Lynas aims to rectify this shutdown by using MREC (a different type of rare earth raw material) from the Kalgoorlie plant as feedstock for downstream processing.

“As indicated in previous reports, Lynas has been planning for this for some time with a key focus on inventory management to assist in meeting our key customers’ requirements during any transitional period of reduced production,” Lynas CEO Amanda Lacaze said in the March quarterly report released Wednesday.

“Notwithstanding these actions, if the Lynas Malaysia cracking and leaching plant is required to shut down from 1st July 2023, the whole Lynas’ Malaysia facility will shut down in mid-July until the new MREC feedstock is received.

“In light of the current target date for feed on at the Kalgoorlie Facility (Q4 FY23), the first MREC from Kalgoorlie will likely be received at Lynas Malaysia in about August 2023.”

But Lacaze said the commissioning and ramp up of the Kalgoorlie plant remains “inherently unpredictable” and Lynas has altered its expectations accordingly.

“We are planning for either a complete shutdown or very low production at Lynas Malaysia for at least up to three months, followed by a period of reduced production which will increase as the ramp up to capacity of the Kalgoorlie rare earths processing facility is achieved.”

The company said its Mount Weld mine produced sufficient concentrate to feed the Lynas Malaysia plant and, at the same time, build inventory ready for feed-on at the new Kalgoorlie Rare Earths Processing Facility in the next month or so.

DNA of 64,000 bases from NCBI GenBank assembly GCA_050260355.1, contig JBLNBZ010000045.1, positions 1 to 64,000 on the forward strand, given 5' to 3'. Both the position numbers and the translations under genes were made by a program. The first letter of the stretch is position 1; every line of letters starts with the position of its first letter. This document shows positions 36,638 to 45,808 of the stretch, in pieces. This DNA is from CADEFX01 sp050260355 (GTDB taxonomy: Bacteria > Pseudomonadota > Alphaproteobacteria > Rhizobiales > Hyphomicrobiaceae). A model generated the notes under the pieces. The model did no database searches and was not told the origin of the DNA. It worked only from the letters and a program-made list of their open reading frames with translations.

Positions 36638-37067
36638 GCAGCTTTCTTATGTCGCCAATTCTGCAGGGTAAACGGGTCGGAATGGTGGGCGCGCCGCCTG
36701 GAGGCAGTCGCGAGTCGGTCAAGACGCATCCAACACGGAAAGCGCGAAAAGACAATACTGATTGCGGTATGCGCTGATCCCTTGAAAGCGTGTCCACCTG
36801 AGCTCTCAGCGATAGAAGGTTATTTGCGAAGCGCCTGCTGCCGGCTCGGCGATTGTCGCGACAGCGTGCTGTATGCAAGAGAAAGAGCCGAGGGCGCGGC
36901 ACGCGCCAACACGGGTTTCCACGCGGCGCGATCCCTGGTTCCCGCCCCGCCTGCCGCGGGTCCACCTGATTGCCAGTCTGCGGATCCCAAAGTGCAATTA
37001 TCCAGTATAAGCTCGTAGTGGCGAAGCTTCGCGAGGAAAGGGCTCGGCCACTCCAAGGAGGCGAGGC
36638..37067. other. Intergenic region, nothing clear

The company said total rare earth oxide (TREO) production dropped 12% to 4,348 tonnes in the three months to March from 4,945 tonnes produced in the same period in 2022 thanks to a shortage of a key acid which restricted output of lanthanum and cerium.

Despite this hiccup, sales revenue increased hit $237.1 million in the latest quarter and is up 45% since the start of the 2022-23 financial year last July. But the March figure was $90 million lower than the strong $327 million reported a year ago.

“The demand for Lynas’ NdPr product family from customers outside China remained very strong during the quarter,” Lynas commented in the quarterly report.

“This, together with excellent NdPr production volumes, resulted in strong sales performance in the quarter despite a decrease in the average selling price.”

Lynas reported an average selling price of $A48.3/kg in the March quarter, down sharply from the $A64.7 a kilogram a year ago.

Lynas’s cash and liquids position improved dramatically compared with a year ago – $A1.11 billion against $A768 million. That’s more than enough to help the company handle any delays at Kalgoorlie or in Malaysia.

About Glenn Dyer

Glenn Dyer has been a finance journalist and TV producer for more than 40 years. He has worked at Maxwell Newton Publications, Queensland Newspapers, AAP, The Australian Financial Review, The Nine Network and Crikey.